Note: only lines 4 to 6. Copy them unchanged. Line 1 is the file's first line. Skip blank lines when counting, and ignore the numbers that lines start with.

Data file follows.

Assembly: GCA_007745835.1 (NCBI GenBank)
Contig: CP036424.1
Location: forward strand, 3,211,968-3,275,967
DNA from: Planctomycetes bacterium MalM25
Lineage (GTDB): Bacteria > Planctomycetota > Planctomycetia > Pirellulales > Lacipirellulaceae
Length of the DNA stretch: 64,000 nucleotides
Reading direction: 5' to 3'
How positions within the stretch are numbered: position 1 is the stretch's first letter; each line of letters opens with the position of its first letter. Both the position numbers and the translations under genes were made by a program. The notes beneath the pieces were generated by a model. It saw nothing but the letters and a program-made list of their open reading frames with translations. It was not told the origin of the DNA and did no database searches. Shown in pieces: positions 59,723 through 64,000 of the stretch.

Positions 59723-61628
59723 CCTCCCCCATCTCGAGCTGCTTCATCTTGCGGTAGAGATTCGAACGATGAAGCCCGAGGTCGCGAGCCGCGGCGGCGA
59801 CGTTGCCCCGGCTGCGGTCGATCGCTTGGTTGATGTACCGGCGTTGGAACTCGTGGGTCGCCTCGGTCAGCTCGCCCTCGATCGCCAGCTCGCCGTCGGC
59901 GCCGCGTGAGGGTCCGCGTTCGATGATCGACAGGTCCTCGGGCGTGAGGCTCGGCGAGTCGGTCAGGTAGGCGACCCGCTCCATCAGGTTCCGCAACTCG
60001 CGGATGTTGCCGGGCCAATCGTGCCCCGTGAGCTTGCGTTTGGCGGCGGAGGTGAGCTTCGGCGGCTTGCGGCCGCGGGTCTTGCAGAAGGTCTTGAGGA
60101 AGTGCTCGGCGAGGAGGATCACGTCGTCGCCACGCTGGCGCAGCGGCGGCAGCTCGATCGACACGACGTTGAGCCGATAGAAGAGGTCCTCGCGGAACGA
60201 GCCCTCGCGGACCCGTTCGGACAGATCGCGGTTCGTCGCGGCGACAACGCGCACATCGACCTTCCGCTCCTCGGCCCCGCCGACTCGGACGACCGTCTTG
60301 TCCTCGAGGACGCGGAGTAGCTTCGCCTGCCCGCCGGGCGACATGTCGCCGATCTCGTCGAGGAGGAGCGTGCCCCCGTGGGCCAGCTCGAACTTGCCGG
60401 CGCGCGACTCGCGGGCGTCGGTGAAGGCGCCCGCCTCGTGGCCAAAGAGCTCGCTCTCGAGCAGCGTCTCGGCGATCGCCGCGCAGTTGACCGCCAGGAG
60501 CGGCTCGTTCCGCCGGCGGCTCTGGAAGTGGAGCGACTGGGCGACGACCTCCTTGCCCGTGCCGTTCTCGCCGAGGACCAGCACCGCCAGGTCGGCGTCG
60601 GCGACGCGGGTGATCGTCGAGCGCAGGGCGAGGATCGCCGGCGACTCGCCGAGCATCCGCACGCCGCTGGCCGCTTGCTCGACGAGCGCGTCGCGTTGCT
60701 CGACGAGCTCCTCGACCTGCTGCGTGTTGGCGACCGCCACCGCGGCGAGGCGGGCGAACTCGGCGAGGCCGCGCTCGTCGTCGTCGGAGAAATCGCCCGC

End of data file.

DNA from: Planctomycetes bacterium MalM25
Lineage (GTDB): Bacteria > Planctomycetota > Planctomycetia > Pirellulales > Lacipirellulaceae
Length of the DNA stretch: 64,000 nucleotides